Faculty and Staff:
Learning and Professional Development Advising - Part 1
Learning and Professional Development Advising - Part 2
Post War Development and Peacebuilding And Development
PhD, George Mason University
MA, Monterey Institute of International Studies
BA, Waseda University, Japan
Dr. Tatsushi (Tats) Arai is a scholar-practitioner of conflict resolution, peacebuilding, and multi-track diplomacy with twenty years of international experience. He is a professor of peacebuilding and conflict transformation at SIT Graduate Institute in Vermont and a Fellow of the Center for Peacemaking Practice at George Mason University’s School for Conflict Analysis and Resolution in Virginia. Previously, Dr. Arai taught international relations at the National University of Rwanda and worked for a Japanese development NGO in Rwanda in the aftermath of its 1994 genocide.
As a mediator, dialogue facilitator, trainer, and advisor, he has worked extensively with political leaders, diplomats, military and peacekeeping professionals, civil society and religious leaders, humanitarian support professionals, and youth leaders. During the past decade, Dr. Arai’s work has focused on Syria, Lebanon, Israel/Palestine, Nigeria, Rwanda, Afghanistan, Pakistan, Myanmar, Nepal, the Taiwan Strait, China-Japan relations, and Switzerland. International organizations to which he recently provided consultancy include UNESCO, the International Organization for Migration, and the King Abdullah Bin Abdulaziz International Center for Interreligious and International Dialogue. He also advises and partners with such civil society organizations as the Ubuntu Center for Peace in Rwanda, Afghan Peace Initiatives, Peaceful Myanmar Initiative, and Strait Talk (peacemaking across the Taiwan Strait).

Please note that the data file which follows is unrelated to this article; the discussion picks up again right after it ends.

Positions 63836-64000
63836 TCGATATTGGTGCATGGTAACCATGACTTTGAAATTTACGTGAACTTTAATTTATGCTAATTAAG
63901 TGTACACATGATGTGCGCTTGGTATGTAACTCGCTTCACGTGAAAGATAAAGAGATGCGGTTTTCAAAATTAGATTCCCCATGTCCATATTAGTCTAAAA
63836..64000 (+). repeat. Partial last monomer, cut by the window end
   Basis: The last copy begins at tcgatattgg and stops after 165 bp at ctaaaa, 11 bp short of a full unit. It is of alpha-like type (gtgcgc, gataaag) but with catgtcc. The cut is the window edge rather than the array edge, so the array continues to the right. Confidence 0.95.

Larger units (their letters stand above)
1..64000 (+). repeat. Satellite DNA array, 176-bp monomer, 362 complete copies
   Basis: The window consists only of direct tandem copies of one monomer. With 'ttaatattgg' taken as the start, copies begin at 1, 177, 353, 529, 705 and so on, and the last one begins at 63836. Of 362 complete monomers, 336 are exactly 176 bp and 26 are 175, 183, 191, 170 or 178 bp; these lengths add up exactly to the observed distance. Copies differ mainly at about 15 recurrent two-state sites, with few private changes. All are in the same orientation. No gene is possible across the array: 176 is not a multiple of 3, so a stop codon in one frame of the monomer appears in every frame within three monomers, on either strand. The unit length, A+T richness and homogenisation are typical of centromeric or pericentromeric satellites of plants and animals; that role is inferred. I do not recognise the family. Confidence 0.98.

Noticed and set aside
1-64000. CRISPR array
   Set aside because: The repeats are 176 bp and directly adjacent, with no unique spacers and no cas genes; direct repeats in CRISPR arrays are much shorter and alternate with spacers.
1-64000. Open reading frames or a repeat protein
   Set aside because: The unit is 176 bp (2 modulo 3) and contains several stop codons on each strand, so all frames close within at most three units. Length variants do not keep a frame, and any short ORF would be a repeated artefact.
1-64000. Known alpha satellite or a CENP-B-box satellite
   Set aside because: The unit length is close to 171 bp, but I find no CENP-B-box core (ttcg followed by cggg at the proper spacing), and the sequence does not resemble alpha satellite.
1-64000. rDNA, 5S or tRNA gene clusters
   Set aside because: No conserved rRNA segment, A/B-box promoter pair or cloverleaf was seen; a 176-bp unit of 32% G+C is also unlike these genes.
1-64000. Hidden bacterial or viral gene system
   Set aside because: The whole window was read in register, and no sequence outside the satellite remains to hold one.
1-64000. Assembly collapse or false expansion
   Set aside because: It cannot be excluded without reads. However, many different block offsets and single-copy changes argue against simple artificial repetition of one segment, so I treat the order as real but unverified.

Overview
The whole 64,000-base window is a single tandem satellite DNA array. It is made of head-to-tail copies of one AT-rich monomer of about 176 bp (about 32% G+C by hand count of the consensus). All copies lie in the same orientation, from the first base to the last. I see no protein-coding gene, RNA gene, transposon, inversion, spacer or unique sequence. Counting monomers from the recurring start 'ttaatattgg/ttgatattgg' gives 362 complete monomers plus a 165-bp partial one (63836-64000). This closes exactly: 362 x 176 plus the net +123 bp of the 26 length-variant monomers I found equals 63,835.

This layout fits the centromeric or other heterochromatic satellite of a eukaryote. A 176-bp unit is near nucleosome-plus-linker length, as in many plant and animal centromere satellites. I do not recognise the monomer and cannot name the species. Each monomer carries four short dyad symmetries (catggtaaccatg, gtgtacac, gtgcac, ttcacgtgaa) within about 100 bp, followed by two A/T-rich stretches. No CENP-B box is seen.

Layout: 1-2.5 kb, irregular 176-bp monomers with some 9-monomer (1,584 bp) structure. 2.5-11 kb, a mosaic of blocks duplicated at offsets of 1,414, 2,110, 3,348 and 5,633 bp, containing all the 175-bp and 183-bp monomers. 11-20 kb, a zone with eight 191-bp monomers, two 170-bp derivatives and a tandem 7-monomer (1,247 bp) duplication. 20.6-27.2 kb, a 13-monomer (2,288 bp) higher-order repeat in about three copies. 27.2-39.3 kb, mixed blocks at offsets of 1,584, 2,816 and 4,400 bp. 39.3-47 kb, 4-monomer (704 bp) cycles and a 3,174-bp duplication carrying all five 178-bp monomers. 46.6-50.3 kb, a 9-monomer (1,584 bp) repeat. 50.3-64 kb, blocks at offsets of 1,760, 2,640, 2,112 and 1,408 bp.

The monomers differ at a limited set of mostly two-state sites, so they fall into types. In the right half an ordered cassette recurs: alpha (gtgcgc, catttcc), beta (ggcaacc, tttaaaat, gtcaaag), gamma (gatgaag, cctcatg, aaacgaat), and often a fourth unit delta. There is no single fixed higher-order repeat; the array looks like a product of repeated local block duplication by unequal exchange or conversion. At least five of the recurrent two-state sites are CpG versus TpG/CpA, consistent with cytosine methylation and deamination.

Dr. Arai’s scholarship explores the link between theory, practice, and public policy. He is the author of Creativity and Conflict Resolution: Alternative Pathways to Peace (2012, London, Routledge) and co-editor and contributor to Contested Memories and Reconciliation Challenges: Japan and the Asia Pacific on the 70th Anniversary of the End of World War II (2015, Washington, DC, Woodrow Wilson International Center for Scholars) and Clash of National Identities: China, Japan, and the East China Sea Territorial Dispute (2013, Wilson Center). Many of Dr. Arai’s other publications focus on conflict-sensitive development, intercommunal coexistence, reconciliation, post-conflict reconstruction, peace education, and the roles of culture, religion, and identity in conflict and peacemaking. For these and other contributions to peacebuilding, in 2015 he received a Distinguished Alumnus Award from George Mason University’s School for Conflict Analysis and Resolution, where he earned his doctorate in 2005.
Tats is a Japanese citizen and currently lives in Massachusetts with his tri-national family.
For more information about Tats' publications and applied practice, please visit http://works.bepress.com/tatsushi_arai/.